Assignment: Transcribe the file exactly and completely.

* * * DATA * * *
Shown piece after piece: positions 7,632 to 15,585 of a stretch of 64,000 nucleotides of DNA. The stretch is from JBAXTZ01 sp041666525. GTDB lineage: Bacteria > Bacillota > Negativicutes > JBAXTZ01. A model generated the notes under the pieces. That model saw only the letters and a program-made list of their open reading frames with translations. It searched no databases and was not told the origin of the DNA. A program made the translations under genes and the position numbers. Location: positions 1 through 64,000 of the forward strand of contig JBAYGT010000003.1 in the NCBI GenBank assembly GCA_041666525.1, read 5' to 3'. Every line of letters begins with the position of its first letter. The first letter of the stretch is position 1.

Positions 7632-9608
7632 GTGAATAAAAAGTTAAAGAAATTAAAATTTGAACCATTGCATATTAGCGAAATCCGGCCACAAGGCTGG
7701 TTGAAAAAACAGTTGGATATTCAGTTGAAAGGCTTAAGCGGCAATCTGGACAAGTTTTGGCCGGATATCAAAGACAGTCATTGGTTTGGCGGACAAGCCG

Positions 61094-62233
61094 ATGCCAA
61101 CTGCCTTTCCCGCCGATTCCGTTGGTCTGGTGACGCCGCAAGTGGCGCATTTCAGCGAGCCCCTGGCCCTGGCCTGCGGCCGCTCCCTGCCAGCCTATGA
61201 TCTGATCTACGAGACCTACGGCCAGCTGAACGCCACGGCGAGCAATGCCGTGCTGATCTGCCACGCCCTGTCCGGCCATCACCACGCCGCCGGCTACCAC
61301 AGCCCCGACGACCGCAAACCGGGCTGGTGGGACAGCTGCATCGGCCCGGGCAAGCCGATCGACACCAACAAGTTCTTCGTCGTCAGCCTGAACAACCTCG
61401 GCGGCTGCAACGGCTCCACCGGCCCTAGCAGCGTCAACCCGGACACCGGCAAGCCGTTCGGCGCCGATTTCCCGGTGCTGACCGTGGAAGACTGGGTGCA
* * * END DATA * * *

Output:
Shown piece after piece: positions 7,632 to 15,585 of a stretch of 64,000 nucleotides of DNA. The stretch is from JBAXTZ01 sp041666525. GTDB lineage: Bacteria > Bacillota > Negativicutes > JBAXTZ01. A model generated the notes under the pieces. That model saw only the letters and a program-made list of their open reading frames with translations. It searched no databases and was not told the origin of the DNA. A program made the translations under genes and the position numbers. Location: positions 1 through 64,000 of the forward strand of contig JBAYGT010000003.1 in the NCBI GenBank assembly GCA_041666525.1, read 5' to 3'. Every line of letters begins with the position of its first letter. The first letter of the stretch is position 1.

Positions 7632-9608
7632 GTGAATAAAAAGTTAAAGAAATTAAAATTTGAACCATTGCATATTAGCGAAATCCGGCCACAAGGCTGG
7701 TTGAAAAAACAGTTGGATATTCAGTTGAAAGGCTTAAGCGGCAATCTGGACAAGTTTTGGCCGGATATCAAAGACAGTCATTGGTTTGGCGGACAAGCCG

Positions 61094-62233
61094 ATGCCAA
61101 CTGCCTTTCCCGCCGATTCCGTTGGTCTGGTGACGCCGCAAGTGGCGCATTTCAGCGAGCCCCTGGCCCTGGCCTGCGGCCGCTCCCTGCCAGCCTATGA
61201 TCTGATCTACGAGACCTACGGCCAGCTGAACGCCACGGCGAGCAATGCCGTGCTGATCTGCCACGCCCTGTCCGGCCATCACCACGCCGCCGGCTACCAC
61301 AGCCCCGACGACCGCAAACCGGGCTGGTGGGACAGCTGCATCGGCCCGGGCAAGCCGATCGACACCAACAAGTTCTTCGTCGTCAGCCTGAACAACCTCG
61401 GCGGCTGCAACGGCTCCACCGGCCCTAGCAGCGTCAACCCGGACACCGGCAAGCCGTTCGGCGCCGATTTCCCGGTGCTGACCGTGGAAGACTGGGTGCA